|Born||Charles Stuart Kennedy
|Fields||History, Foreign relations of the United States|
|Institutions||Association for Diplomatic Studies and Training|
|Alma mater||Williams College BA|
|Known for||Foreign Affairs Oral History Program|
Charles Stuart "Stu" Kennedy, Jr is an oral historian of American diplomats. He is the founder and current director of the Foreign Affairs Oral History Program at the Association for Diplomatic Studies and Training. Since 1985 he has conducted over a thousand oral histories of retired American diplomats.
Born in Chicago in 1928, Kennedy moved with his mother and two elder brothers to the Pasadena area of California in the early 1930s, where he attended a series of public elementary schools. Later his mother took him to Annapolis where a brother attended the Naval Academy. Living in Annapolis he developed a strong interest in history, particularly American. He went to Kent School in Connecticut, graduating in 1946 then on to Williams College where he obtained an honors degree in history. Graduating in 1950 Kennedy was just in time for the Korean War, serving as an enlisted man in Korea and Germany after a year's study of Russian at the Army Language School in Monterrey, California. At the end of his four year enlistment he studied at Boston University and received a MA in history. Having taken and passed the Foreign Service written examination in 1954 he took the oral examination after leaving the Air Force and passed that hurdle and entered the Foreign Service in 1955. In his 30 years in the Foreign Service Kennedy was a consular officer dealing with the protection of American citizens abroad, the issuance of visas to foreigners and assistance to the growing throng of Americans visiting overseas in Frankfurt, Germany, Dhahran, Saudi Arabia, Belgrade, Yugoslavia, then in the war zone of South Vietnam as consul general, then in more peaceful Athens, Greece, Seoul, South Korea and finally Naples, Italy as consul general.
In his 30 years in the Foreign Service Kennedy was a consular officer dealing with the protection of American citizens abroad, the issuance of visas to foreigners and assistance to the growing throng of Americans visiting overseas in Frankfurt, Germany, Dhahran, Saudi Arabia, Belgrade, Yugoslavia, then in the war zone of South Vietnam as consul general, then in more peaceful Athens, Greece, Seoul, South Korea and finally Naples, Italy as consul general.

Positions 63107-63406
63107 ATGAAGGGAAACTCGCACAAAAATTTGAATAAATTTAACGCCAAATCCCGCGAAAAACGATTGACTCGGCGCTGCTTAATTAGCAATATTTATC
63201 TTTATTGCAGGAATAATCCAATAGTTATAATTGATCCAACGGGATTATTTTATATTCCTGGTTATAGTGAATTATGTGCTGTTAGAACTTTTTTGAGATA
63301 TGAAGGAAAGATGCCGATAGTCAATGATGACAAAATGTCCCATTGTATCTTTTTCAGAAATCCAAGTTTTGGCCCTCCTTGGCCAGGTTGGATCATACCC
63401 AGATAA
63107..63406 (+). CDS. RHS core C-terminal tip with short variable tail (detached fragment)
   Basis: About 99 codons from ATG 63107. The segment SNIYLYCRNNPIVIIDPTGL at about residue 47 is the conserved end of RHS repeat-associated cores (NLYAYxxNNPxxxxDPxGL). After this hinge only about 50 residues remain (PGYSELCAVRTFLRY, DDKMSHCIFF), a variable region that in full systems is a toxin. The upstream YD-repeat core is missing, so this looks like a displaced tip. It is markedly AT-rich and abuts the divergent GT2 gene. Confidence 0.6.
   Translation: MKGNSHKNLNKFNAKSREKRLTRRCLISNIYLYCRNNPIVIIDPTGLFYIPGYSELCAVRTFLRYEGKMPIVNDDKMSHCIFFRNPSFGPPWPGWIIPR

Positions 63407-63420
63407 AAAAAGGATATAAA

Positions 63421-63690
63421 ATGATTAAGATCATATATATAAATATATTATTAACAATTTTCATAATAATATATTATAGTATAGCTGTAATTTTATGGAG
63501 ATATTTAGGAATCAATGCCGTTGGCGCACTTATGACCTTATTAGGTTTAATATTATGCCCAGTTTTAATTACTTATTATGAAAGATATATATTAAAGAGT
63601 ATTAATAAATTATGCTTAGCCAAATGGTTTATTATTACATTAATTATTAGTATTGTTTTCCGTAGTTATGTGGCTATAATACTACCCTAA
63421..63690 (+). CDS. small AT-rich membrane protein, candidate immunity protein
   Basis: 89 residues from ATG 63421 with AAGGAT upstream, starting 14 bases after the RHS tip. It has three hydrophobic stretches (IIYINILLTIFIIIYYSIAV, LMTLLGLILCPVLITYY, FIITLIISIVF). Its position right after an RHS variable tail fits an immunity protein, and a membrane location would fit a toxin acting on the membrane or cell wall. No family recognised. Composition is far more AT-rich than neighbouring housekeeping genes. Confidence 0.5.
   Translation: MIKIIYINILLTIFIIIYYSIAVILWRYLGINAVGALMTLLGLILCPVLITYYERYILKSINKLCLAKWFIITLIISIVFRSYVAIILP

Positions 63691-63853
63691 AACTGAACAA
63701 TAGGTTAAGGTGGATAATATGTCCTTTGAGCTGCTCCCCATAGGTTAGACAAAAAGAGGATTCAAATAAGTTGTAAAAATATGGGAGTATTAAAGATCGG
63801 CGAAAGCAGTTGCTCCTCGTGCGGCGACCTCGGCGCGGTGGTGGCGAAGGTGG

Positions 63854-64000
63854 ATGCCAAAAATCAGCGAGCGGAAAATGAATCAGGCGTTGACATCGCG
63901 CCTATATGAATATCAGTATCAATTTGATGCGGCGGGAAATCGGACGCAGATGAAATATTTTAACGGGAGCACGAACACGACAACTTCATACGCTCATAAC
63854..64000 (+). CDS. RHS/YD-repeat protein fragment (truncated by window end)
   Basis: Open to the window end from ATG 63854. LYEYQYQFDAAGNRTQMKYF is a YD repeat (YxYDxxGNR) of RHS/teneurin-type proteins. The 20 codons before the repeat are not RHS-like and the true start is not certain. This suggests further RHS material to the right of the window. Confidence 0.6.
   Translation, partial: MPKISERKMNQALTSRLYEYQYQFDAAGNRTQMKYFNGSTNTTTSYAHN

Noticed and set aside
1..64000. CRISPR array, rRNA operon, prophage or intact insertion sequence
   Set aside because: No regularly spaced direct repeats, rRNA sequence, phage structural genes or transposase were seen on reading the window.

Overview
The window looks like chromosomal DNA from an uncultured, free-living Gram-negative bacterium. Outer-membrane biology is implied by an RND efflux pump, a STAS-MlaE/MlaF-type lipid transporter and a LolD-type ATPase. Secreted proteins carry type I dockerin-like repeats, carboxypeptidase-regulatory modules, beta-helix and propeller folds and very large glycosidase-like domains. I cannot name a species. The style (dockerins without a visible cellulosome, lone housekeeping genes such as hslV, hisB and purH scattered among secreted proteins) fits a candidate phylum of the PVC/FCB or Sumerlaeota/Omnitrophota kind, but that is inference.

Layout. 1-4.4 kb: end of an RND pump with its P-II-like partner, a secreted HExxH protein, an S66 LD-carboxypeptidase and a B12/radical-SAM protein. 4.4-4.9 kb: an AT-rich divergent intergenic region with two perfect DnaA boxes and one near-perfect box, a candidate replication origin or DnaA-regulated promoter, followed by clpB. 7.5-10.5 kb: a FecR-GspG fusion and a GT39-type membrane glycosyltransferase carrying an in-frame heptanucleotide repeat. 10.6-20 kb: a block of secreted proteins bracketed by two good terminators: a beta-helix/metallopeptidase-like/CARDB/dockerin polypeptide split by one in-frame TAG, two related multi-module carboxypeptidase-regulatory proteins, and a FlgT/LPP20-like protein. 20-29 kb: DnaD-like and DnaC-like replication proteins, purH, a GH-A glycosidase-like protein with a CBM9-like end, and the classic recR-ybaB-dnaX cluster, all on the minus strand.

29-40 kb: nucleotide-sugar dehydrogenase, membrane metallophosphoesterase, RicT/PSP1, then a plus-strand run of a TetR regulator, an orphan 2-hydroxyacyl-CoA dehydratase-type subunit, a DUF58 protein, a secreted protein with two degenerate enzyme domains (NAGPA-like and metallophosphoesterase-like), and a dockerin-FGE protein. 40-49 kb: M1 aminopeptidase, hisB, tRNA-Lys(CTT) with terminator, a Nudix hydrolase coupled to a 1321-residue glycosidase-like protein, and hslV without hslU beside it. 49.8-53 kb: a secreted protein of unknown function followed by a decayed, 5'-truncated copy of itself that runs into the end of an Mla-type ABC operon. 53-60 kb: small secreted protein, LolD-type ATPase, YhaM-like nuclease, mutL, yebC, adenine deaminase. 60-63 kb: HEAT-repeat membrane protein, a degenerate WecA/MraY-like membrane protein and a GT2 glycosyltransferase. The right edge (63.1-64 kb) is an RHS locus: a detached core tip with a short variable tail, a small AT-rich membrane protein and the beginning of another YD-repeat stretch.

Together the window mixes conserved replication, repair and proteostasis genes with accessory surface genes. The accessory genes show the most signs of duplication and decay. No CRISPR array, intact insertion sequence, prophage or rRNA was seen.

Kennedy retired from the Foreign Service in 1985 and wrote a history of the United States Consular Service which was published in 1990 by the Greenwood Press. Realizing that the work of American diplomats was barely acknowledged, except for a few great names, such as Benjamin Franklin, in the teaching of American history, he started an oral history program, first at George Washington University in 1985 and then at Georgetown University. These efforts were barely funded and the oral history did not have much support until the creation of the Association for Diplomatic Studies and Training in 1986 by a group of retired Foreign Service officers. Since that time Stu Kennedy has been director of the Foreign Affairs Oral History Program of the Association. He has conducted some 1,000 oral histories of retired American diplomats whose careers range from the 1920s to the present. These are inclusive interviews running about 10 hours, especially those done in later periods, and cover early childhood, education, experiences outside the diplomatic period as well as service to the State Department. Both career and non-career officers are covered. The texts of the interviews are available on the Library of Congress's website, Frontline Diplomacy, and on the website of the Association for Diplomatic Studies and Training.
He was awarded the Foreign Service Cup from the Director General of the Foreign Service in 1997 for his work as an oral historian. As of 2013 Kennedy is still interviewing.
The American Consul : A History of the United States Consular Service, 1776-1914, 1990, ISBN 0313272123